Author(s): VidalPardo JI, PrezCastro TR, Lpezlvarez XL, SantiagoPrez MI, GarcaSoidn FJ,
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Abstract AIM: To evaluate the effect of an educational intervention among primary care physicians on several indicators of good clinical practice in diabetes care. METHODS: Two groups of physicians were randomly assigned to the intervention or control group (IG and CG). Every physician randomly selected two samples of patients from all type 2 diabetic patients aged 40 years and above and diagnosed more than a year ago. Baseline and final information were collected cross-sectionally 12 months apart, in two independent samples of 30 patients per physician. The educational intervention comprised: distribution of educational materials and physicians' specific bench-marking information, an on-line course and three on-site educational workshops on diabetes. External observers collected information directly from the physicians and from the medical records of the patients on personal and family history of disease and on the evolution and treatment of their disease. Baseline information was collected retrospectively in the control group. RESULTS: Intervention group comprised 53 physicians who included a total of 3018 patients in the baseline and final evaluations. CG comprised 50 physicians who included 2868 patients in the same evaluations. Measurement of micro-albuminuria in the last 12 months (OR = 1.6, 95\% CI: 1.1-2.4) and foot examination in the last year (OR = 2.0, 95\% CI: 1.1-3.6) were the indicators for which greater improvement was found in the IG. No other indicator considered showed statistically significant improvement between groups. CONCLUSIONS: The identification of indicators with very low level of compliance and the implementation of a simple intervention in physicians to correct them is effective in improving the quality of care of diabetic patients. © 2013 John Wiley & Sons Ltd.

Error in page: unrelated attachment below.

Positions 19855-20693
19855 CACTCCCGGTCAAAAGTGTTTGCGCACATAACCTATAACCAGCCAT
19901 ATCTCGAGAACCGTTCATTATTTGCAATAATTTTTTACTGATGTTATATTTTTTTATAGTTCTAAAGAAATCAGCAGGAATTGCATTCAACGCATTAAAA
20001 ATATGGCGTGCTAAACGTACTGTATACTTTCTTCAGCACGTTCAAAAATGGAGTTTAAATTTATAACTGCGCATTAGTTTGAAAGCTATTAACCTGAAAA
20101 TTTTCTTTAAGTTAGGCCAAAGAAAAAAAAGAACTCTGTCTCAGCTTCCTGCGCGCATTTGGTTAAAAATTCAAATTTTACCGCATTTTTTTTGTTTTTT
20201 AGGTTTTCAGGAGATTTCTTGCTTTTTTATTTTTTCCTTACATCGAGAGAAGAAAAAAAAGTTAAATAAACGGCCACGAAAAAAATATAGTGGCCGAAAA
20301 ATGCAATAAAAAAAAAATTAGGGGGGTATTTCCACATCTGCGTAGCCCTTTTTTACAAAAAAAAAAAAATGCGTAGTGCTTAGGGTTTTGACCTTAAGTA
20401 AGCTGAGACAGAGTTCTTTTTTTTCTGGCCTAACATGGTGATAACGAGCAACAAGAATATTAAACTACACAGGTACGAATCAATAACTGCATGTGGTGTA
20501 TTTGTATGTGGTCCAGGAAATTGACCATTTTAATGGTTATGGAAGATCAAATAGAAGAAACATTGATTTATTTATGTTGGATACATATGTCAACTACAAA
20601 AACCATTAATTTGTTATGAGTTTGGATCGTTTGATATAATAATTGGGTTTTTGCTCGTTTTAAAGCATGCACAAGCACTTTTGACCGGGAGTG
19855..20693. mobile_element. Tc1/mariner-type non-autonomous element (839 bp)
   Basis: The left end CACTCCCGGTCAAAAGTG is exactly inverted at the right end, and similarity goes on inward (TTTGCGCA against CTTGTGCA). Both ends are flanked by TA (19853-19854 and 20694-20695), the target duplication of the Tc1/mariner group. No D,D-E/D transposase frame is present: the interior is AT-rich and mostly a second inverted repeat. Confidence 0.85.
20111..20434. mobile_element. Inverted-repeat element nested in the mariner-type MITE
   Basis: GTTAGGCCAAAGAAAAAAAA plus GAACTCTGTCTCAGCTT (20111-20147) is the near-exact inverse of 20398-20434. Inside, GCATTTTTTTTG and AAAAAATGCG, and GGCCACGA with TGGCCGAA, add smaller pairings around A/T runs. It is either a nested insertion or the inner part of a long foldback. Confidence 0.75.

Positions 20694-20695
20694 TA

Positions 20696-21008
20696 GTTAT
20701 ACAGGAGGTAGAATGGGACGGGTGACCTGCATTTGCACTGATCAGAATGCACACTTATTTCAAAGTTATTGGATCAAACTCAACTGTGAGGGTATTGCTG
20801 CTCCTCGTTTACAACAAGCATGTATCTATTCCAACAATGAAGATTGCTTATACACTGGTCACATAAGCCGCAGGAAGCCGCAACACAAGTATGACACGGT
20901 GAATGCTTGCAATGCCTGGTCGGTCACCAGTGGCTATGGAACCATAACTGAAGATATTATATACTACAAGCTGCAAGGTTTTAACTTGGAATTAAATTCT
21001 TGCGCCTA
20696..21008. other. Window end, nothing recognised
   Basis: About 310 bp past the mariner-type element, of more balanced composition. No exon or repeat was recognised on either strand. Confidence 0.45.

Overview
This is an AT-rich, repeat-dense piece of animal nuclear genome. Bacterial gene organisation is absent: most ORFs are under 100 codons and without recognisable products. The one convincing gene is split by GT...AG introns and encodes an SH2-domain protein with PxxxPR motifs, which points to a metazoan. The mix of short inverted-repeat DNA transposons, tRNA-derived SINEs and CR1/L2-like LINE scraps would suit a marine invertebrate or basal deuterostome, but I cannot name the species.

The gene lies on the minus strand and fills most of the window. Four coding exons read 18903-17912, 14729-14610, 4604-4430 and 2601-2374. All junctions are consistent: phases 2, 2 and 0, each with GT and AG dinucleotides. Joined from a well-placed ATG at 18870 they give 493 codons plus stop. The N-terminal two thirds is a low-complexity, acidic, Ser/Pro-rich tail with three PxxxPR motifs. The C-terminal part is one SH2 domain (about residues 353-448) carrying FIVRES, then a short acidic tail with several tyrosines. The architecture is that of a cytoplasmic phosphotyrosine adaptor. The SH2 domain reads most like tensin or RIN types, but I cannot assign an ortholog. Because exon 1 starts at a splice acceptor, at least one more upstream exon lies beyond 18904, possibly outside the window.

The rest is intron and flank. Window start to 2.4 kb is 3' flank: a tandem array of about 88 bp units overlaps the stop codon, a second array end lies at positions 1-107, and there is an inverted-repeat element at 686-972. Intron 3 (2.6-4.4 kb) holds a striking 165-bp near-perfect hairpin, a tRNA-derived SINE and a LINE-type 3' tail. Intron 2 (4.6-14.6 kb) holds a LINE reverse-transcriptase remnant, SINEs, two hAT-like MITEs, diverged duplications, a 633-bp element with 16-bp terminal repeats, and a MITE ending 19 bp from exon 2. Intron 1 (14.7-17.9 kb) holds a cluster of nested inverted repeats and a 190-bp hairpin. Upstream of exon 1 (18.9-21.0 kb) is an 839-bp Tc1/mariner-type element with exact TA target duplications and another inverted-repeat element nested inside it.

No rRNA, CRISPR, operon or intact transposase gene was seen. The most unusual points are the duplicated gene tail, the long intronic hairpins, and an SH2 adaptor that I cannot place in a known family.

This article was published in Int J Clin Pract
and referenced in Primary Healthcare: Open Access